How I Got Here: Oyster’s co-founder and the founder of Par Femme shares what it takes to make it in publishing


“You’ve got to be really passionate, really hard-working, and a little bit lucky too.”

Have you ever stalked someone on LinkedIn and wondered how on earth they managed to land that wildly impressive job? While the internet and social media might have us believe that our ideal job is a mere pipe dream, the individuals who have these jobs were, believe it or not, in the same position once, fantasising over someone else’s seemingly unattainable job.

But behind the awe-inspiring titles and the fancy work events lies a heck of a lot of hard work. So what lessons have been learnt and what skills have proved invaluable in getting them from daydreaming about success to actually being at the top of their industry?

Welcome to How I Got Here, where we talk to women who are killing it in their respective fields about how they landed their awe-inspiring jobs, exploring the peaks and pits, the failures and the wins, and most importantly the knowledge, advice and practical tips they’ve gleaned along the way.

This week, Par Femme’s founder, Monica Nakata, tells us how she went from dropping out of her university course after only six weeks, to launching a successful career in independent publishing, including co-founding one of Australia’s most innovative independent magazines.

Following her brief university stint, Monica took on work experience at a Sydney-based paper, where she met Jonathan Morris, who shaped her career as her mentor and later her business partner. It was here that she discovered her passion and aptitude for publishing, a passion that has remained steadfast throughout her career.

The duo launched Oyster in 1994, and the print magazine grew to become Australia’s largest independent multi-platform media brand, known for championing homegrown Australian talent. The publication has achieved worldwide recognition, and to this day is still one of the longest-standing independent magazines in the world.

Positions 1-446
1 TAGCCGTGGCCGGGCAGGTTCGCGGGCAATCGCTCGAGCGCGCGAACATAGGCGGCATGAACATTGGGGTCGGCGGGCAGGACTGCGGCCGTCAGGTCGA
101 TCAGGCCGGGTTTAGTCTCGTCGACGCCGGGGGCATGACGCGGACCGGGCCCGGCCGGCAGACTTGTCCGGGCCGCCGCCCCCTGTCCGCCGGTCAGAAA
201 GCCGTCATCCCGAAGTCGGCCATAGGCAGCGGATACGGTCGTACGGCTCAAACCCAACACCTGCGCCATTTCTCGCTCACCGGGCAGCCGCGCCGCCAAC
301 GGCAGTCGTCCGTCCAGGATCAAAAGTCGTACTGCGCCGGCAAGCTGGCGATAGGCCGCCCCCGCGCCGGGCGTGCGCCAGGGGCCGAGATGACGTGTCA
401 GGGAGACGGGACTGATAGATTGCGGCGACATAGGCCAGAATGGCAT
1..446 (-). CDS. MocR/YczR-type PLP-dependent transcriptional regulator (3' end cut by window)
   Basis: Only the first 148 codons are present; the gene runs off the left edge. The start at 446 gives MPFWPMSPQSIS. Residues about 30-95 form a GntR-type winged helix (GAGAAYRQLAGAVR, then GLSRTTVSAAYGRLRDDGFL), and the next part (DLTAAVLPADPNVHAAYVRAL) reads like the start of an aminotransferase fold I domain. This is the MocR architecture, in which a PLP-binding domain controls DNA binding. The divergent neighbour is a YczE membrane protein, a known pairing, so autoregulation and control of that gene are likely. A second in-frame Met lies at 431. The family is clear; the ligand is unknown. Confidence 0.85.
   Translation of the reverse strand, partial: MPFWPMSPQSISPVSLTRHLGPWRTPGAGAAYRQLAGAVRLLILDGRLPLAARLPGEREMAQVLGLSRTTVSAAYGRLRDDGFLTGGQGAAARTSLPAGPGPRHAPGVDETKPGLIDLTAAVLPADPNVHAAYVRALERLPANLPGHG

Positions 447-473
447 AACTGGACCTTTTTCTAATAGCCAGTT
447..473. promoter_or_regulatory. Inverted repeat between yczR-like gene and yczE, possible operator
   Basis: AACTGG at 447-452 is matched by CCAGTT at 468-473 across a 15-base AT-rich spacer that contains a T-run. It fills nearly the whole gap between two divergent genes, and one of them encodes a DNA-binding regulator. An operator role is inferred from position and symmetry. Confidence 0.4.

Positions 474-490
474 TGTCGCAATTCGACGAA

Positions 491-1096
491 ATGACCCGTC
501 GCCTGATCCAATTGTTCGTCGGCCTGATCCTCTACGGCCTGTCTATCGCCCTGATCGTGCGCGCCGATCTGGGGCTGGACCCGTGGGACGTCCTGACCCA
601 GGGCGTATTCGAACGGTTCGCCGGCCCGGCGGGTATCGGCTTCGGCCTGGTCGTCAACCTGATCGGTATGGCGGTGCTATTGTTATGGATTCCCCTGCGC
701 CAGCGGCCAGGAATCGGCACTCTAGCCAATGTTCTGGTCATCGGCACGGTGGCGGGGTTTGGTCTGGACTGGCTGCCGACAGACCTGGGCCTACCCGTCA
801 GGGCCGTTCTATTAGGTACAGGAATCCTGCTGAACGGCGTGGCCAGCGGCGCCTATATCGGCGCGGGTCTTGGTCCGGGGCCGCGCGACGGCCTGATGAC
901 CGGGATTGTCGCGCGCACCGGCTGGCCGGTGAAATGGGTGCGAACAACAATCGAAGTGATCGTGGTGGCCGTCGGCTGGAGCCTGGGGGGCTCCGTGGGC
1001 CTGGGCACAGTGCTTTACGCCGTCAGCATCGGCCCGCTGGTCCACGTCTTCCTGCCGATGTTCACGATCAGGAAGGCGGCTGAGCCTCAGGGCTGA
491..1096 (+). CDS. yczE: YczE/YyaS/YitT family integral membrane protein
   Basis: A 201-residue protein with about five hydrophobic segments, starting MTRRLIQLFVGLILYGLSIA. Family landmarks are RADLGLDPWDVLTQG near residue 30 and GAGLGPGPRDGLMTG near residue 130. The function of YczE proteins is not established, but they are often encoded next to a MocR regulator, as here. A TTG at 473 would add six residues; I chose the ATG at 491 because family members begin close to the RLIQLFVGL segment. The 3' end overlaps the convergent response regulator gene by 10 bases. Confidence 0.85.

Post-Oyster, Monica wanted to create something that inspired and excited as much as Oyster had, but she wanted to veer away from being just a traditional publishing platform. She started Par Femme in 2016 as an Instagram account that focused on curating the feminine and the erotic through a female gaze.

As Par Femme’s following grew, the brand grew into a beautifully curated online publication and eCommerce retail destination. Par Femme’s aim is to, in Monica’s words, “help women traverse the boundaries of fashion, beauty, sex and wellbeing [and] to explore their own unique sexuality in a safe and informed environment.” Here’s what she’s learnt along the way.

What do you do and what’s your official job title?

I’m the co-founder and managing director of Par Femme, an eCommerce retail destination aiming to help women traverse the boundaries of fashion, beauty, sex and wellbeing.

Take us back to when you were first starting out. Did you study to get into your chosen field, or did you start out with an internship/entry-level role and climb the ladder? Tell us the story.

It all started when I was 19 years old. I had lasted six weeks at university doing visual communications and realised it wasn’t right for me. To my parents’ horror, I dropped out and started doing work experience at a paper that had just launched on the streets of Sydney called 3D World. 3D was owned by Jonathan Morris who became a significant person in my life that helped shaped my career as my mentor and later in life my business partner. 3D was similar to Beat Magazine, a locally distributed music and popular culture paper.

For me to be able to stay there I had to create a role and the only role needed was to raise revenue so I took on the challenge to sell advertising. I had absolutely no idea what I was doing or how to sell advertising. I used to go home and pitch to my father to practice before I went out because I was so nervous. In the first week, after walking up and down Oxford Street visiting and cold-calling business owners, I brought in four full-page ads and four quarter pages as multiple bookings and I will never forget the triumphant feeling of what I had achieved and the surprise from the staff. From that day onwards, my passion for publishing was relentless.